The table came to our home from another’s – a second hand treasure Mom found in a newspaper ad. It was the perfect fit for our kitchen and our lives. It sat in the front window where passersby could see the activities around it day and night.
I could write an entire book recounting memories around the table. Last meals, first meetings, school lessons, days-long board games, hard conversations, and celebratory moments. It was the spot where Grandma would drop her behemoth purse and five grocery bags when she sat down to slice fresh apples. There were several more comfortable spaces in the home for spending long periods of time, but the kitchen table always seemed to draw people.
So many descriptors could be used when explaining the table’s guests: felon, homeless, rich, poor, Republican, Democrat, anarchist, Atheist, Agnostic, Jewish, Christian – often they gathered at the same time. Descriptors are helpful when discussing the diversity of thoughts perspectives that were present, but honestly at the time, they were simply people who mattered to us. We spent hours talking around the table, debating and discussing everything under the sun. We never seemed to run out of space on those benches.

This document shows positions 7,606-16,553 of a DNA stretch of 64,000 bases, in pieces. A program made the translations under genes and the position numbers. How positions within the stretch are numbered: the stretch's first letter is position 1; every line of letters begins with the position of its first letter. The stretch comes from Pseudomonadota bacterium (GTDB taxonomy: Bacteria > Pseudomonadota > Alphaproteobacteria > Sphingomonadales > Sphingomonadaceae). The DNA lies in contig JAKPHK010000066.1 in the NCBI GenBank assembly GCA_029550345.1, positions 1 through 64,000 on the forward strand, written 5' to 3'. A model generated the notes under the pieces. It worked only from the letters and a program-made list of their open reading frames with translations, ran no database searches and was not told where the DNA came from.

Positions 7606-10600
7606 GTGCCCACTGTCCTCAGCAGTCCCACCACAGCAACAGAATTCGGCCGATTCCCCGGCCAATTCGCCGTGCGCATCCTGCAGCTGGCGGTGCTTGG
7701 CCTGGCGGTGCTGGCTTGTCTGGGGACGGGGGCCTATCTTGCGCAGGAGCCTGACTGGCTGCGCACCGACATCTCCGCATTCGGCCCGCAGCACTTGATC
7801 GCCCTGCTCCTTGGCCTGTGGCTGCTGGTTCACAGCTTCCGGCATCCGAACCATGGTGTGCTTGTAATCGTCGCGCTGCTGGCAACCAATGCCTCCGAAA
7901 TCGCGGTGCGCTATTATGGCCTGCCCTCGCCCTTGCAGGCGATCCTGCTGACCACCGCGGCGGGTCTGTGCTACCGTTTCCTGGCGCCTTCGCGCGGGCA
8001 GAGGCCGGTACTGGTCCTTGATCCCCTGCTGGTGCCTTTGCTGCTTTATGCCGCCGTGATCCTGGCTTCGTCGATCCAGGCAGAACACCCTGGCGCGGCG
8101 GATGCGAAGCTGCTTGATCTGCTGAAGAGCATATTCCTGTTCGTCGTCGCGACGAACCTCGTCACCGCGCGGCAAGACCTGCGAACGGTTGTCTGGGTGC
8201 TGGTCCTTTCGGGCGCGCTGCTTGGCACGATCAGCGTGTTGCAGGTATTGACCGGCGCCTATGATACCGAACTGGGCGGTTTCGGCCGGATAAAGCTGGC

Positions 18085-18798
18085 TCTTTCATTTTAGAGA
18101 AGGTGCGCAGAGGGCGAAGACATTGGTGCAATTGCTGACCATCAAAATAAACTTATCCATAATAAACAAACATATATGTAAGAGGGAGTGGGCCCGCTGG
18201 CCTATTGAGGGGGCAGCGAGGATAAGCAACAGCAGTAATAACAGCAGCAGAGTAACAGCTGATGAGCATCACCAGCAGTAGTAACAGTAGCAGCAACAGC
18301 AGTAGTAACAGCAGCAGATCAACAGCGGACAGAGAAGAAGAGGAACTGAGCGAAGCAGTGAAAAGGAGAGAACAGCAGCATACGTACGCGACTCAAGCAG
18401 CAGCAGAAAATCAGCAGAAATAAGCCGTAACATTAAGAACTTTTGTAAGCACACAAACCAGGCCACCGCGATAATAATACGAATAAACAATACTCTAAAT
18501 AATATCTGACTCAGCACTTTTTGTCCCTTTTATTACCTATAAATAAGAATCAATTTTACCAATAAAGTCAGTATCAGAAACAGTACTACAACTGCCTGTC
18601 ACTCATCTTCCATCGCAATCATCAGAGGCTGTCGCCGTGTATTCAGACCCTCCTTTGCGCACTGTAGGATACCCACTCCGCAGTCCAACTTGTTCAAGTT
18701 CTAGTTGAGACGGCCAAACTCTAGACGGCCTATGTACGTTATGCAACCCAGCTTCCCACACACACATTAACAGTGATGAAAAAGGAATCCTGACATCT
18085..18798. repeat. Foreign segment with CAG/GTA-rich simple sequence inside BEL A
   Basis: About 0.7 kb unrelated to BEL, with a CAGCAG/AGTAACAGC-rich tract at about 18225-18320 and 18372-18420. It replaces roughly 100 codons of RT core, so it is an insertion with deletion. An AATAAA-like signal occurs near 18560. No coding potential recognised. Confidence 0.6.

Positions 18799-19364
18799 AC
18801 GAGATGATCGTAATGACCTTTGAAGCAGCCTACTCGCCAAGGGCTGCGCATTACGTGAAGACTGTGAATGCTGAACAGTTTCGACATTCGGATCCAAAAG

The table kept watch in the window for years after most of us left the house. A memorial to what once was. It got a facelift – some sanding and staining to make it more modern, but the grooves and nicks of previous life were still visible to the keen eye.
Last week the table was delivered to my apartment. It is not the ideal size or shape for my small dining space, but this is where it belongs for now. The table is ready for new memories and new people. The next generation of kids in our family will climb on the benches and hear stories of the dog who is the reason a chunk is missing from one of the legs. They’ll sit and learn to shout “Yahtzee!” when they get a lucky roll of the dice. My friends will gather for long talks over meals. We’ll solve the world’s problems or just laugh at ridiculous things. I’ll assemble puzzles and gaze out the window with a cup of coffee in the mornings. Life happens around a table. Messy, glorious life.
One day the table will be in a bigger room. After all, there must always be space for one more.